Initial focus is on exploring policy and regulatory pathways in endemic countries.
Inviragen and The International Vaccine Institute (IVI) signed a collaboration agreement that ultimately aims to facilitate accessibility of a dengue fever vaccine to populations in endemic countries. Inviragen is currently carrying out two Phase I studies with its quadrivalent dengue vaccine candidate, DenVax. The vaccine comprises an attenuated DEN-2 PDK-53 vaccine originally licensed to the firm by the Centers for Disease Control (CDC), combined with each of the chimeric vaccines (DEN-2/1, DEN-2/3, and DEN-2/4), to provide overall protection against all four dengue viruses.
As part of the new collaboration initiative, Inviragen and IVI will work to strengthen regulatory and policy environments to help speed dengue vaccine development and introduction, and to raise funds to help low- and middle-income countries with procuring available vaccine candidates.
IVI established its Dengue Vaccine Initiative (DVI) earlier this year, in collaboration with the Sabin Vaccine Institute, Johns Hopkins University, and the World Health Organization. Funded through a $6.9 million grant from the Bill & Melinda Gates Foundation, the DVA aims to work with governments, industry, and the scientific community to accelerate the development and utilization of broadly protective vaccines against dengue.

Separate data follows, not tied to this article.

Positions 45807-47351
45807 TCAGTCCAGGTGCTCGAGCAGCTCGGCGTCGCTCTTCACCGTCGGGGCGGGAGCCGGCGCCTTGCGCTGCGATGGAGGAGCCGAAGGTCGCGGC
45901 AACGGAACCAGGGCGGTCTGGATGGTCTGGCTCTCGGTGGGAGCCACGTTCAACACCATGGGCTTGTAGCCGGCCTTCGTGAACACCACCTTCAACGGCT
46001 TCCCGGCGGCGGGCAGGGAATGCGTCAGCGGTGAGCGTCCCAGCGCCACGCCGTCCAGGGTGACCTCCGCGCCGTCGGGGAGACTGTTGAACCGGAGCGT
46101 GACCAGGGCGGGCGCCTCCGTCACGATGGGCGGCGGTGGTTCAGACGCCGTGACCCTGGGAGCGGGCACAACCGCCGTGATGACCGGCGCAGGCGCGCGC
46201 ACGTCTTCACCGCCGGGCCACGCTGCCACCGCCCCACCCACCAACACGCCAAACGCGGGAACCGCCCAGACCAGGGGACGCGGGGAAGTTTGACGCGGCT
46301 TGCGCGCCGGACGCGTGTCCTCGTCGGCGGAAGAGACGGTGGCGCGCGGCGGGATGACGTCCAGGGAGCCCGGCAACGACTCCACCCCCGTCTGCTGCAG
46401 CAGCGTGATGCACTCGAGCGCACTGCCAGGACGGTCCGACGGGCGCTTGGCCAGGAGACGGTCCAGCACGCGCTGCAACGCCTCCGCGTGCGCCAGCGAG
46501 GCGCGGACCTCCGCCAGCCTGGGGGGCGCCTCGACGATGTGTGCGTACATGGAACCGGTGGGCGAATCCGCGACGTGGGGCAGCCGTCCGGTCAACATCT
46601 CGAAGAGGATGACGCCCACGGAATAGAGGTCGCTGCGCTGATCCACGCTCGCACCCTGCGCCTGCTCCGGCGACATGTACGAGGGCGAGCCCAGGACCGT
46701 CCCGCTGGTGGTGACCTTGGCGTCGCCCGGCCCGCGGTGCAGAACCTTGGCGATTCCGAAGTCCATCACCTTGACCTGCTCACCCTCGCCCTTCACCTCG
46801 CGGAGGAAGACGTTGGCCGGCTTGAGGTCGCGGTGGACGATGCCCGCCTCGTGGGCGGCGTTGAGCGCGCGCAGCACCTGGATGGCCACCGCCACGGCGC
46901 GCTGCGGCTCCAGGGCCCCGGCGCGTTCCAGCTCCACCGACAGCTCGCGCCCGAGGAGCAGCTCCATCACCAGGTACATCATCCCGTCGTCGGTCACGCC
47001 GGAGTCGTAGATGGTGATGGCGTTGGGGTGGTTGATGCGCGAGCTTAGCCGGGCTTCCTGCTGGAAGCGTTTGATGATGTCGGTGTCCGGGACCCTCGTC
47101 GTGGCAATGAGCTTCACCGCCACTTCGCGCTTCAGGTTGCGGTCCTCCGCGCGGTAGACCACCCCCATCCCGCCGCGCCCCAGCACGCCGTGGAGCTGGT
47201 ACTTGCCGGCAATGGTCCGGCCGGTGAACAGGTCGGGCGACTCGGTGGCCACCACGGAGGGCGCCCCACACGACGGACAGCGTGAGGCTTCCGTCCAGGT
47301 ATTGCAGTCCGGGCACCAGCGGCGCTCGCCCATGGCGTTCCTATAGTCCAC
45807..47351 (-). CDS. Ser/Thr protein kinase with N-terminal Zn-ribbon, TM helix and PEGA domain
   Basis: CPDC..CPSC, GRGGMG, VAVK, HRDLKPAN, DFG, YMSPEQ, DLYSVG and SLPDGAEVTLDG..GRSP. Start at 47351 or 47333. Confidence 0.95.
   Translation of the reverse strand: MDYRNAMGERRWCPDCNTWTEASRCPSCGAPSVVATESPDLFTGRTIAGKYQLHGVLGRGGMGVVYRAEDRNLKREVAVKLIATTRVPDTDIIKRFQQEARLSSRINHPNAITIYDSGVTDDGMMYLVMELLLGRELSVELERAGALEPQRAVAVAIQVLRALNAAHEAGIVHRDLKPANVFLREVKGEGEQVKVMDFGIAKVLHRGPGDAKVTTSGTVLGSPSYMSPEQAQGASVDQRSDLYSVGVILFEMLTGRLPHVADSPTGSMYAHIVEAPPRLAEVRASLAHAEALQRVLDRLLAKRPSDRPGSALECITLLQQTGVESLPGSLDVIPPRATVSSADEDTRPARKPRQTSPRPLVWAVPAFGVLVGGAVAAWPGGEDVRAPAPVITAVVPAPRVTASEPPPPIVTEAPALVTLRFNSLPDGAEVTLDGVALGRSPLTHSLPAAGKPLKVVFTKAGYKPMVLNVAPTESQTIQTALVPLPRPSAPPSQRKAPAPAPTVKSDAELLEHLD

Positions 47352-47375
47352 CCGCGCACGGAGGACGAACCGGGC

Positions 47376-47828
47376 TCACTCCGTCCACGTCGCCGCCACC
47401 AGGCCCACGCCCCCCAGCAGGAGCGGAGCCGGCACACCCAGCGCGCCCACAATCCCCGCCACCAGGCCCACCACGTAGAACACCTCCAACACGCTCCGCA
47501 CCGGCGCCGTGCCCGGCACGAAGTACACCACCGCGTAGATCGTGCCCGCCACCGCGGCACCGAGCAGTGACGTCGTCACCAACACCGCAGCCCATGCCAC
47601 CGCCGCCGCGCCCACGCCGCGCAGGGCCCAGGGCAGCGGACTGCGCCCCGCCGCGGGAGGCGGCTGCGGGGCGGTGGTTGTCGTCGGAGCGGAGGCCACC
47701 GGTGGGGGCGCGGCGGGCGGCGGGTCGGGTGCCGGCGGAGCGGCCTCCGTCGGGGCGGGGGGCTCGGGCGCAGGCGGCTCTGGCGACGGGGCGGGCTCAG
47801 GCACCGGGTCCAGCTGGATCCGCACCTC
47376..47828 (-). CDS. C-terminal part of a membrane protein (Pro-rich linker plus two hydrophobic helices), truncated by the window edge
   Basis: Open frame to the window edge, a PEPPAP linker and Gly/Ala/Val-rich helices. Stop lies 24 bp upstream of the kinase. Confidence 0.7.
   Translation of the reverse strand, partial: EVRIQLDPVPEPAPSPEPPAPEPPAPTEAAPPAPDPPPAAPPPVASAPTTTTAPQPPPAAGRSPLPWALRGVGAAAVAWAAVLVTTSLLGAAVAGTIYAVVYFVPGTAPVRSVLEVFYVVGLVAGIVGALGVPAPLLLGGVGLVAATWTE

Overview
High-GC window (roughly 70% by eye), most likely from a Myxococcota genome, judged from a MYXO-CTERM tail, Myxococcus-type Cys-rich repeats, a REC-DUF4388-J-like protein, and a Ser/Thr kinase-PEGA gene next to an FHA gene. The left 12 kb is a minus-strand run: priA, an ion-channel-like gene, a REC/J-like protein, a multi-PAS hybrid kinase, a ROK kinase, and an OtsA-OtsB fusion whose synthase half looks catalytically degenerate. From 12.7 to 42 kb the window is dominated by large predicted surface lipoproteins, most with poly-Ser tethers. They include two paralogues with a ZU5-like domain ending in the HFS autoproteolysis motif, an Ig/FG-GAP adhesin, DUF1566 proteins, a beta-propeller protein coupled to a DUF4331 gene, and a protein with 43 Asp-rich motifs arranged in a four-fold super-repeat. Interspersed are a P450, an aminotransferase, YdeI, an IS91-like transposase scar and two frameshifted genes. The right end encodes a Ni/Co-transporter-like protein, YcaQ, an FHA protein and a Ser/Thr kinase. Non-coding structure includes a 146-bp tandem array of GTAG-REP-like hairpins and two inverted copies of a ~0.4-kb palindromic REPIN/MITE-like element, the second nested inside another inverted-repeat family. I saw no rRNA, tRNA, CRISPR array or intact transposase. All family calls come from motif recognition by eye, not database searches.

“Inviragen’s collaboration with DVI will allow us to address issues of vaccine acceptance and distribution while we continue clinical testing of our tetravalent DenVax vaccine in dengue endemic countries,” comments Dan Stinchcombe, M.D., CEO.
Inviragen’s vaccine pipeline includes a hand, foot, and mouth disease candidate, EV71, which started in initial Phase I clinical trials in June. Inviragen has in addition obtained an exclusive license to a preclinical West Nile vaccine candidate developed by CDC researchers, which uses the same chimeric virus technology developed for the dengue vaccine. The firm’s preclinical and research-stage pipeline includes vaccine candidates against chikungunya, Japanese encephalitis, human papilloma virus, along with a combination plague/smallpox vaccine for biodefense applications.